Is this really a business, or a hobby?
Be sure that your business can really be classified as a business and not a hobby. The IRS will audit you if you have really high losses, or carry losses on the same business for more than a few years in a row. If you lose money at something for too long they will come in and try to argue your business was really a hobby. If they succeed, your business will fall under the hobby loss rules where not only do you lose all the write offs against other income, but because of the way the income and deductions are reported on hobbies you will wind up paying a bit of tax on the hobby income. Businesses can be anything though- as long as the business activity is legal and the intention is to earn money. There was a case years ago with legitimate business losses being amounts a man paid prostitutes in Nevada for sex. How was this deductible? his losses were "research" because he was writing a book about legal prostitution. As far as I know he never made a dime off the book, but it was legal and legitimate as far as the tax court was concerned.
Logic behind profitization...
So the question then becomes how can you legitimize your business to protect yourself from this happening? The first thing that separates a business from a hobby is showing that you have potential and desire to profit at it. For example, if you're racing motorcycles just for the sake of racing motorcycles it is hard to show that you have profit making potential unless you're ten years old, but if you are racing motorcycles in order to advertise your motorcycle race engine building service then it becomes a whole different logic behind why you have to race.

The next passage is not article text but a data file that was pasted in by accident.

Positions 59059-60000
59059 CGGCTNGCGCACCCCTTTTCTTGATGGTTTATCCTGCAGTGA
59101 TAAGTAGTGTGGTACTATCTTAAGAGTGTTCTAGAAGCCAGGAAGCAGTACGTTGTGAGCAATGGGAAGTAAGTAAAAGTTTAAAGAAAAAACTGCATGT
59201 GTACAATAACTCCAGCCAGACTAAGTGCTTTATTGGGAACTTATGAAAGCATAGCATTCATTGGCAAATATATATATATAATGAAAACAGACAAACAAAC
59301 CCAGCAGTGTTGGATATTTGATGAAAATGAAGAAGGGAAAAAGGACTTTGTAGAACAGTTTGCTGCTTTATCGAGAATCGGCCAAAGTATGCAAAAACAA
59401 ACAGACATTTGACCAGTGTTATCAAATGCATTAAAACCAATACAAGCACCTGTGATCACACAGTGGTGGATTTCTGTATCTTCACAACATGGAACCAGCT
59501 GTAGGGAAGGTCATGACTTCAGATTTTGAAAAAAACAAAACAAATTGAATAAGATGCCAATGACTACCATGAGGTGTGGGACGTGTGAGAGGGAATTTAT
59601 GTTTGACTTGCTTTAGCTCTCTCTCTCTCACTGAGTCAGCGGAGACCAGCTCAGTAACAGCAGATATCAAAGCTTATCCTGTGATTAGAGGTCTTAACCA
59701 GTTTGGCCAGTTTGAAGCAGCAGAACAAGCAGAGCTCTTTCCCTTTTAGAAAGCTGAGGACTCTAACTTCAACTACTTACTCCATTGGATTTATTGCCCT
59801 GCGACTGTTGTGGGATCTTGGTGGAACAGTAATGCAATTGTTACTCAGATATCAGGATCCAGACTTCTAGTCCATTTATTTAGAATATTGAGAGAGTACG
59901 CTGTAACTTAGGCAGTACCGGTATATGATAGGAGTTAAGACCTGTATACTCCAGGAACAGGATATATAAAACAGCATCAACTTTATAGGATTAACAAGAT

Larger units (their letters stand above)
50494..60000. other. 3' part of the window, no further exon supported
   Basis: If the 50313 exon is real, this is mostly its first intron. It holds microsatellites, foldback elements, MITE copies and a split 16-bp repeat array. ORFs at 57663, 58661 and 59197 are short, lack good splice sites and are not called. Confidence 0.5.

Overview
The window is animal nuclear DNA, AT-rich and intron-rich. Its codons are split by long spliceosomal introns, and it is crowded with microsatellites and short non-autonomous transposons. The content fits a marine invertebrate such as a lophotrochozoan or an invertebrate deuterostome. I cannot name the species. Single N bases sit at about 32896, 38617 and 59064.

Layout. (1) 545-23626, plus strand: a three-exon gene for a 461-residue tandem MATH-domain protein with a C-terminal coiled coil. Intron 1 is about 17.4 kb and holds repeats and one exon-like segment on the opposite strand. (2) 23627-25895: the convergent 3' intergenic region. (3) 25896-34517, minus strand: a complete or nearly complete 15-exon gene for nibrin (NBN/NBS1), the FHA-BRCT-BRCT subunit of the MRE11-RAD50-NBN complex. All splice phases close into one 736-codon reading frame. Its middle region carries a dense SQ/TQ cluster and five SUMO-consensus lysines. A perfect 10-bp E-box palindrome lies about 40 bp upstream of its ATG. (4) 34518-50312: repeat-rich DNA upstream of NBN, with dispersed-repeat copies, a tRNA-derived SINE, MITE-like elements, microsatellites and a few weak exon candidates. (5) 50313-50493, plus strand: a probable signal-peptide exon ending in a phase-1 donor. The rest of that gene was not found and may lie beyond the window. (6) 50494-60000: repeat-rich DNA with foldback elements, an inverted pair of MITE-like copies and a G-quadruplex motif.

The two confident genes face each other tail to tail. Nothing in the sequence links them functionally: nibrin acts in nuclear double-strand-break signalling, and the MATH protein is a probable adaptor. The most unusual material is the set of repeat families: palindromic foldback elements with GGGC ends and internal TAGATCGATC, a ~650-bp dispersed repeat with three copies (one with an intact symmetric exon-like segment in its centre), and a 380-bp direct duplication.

Another strategy to help legitimize a business is creating a business entity separate from the individual, a Partnership, LLC, or Corporation. The simplest to create is a partnership- you actually can form a partnership for last year until April 15th of this year! There is almost no cost to form a partnership, but once you form it you have to stay on top of filing returns for it or you can wind up with substantial penalties. LLC's and Corporations start getting more expensive to set up and maintain- especially in a state like California that charges a $800 minimum tax. But they have the added advantage of limiting liability in addition to creating a nearly bulletproof legitimate business structure. In the example above of the ten year old motorcycle racing champ I would probably recommend a family partnership for his racing business for a few reasons: one, the kid is too young to legally manage his money so it makes it more legitimate for him to be getting paid for his wins, and second, there is a good chance that someone that age can make it big time, and third the kid probably has little reason to need the write-offs from the racing losses, but the parents could probably use it against their income. It is common in Hollywood for people to set up these kinds of structures for their child stars, or even for their pets that have film roles.
Good Record Keeping
If you keep detailed in clear records in a business like manner then you have a way better chance of your business proving itself. Financial records on Excel or Quickbooks are great, but not critical, hand written books are just as good. Things like keeping mileage logs in your car to keep track of miles driven for business are a great start. But more than that, when it comes to a business your records should show the plans you are implementing and how the business can turn a profit at some point. There is some great business plan software out there that makes it real easy to create a business plan, or I've used the templates in PowerPoint before just to make up a quick, easy business plan for either considering new business ventures or re-evaluating where one stands on current businesses.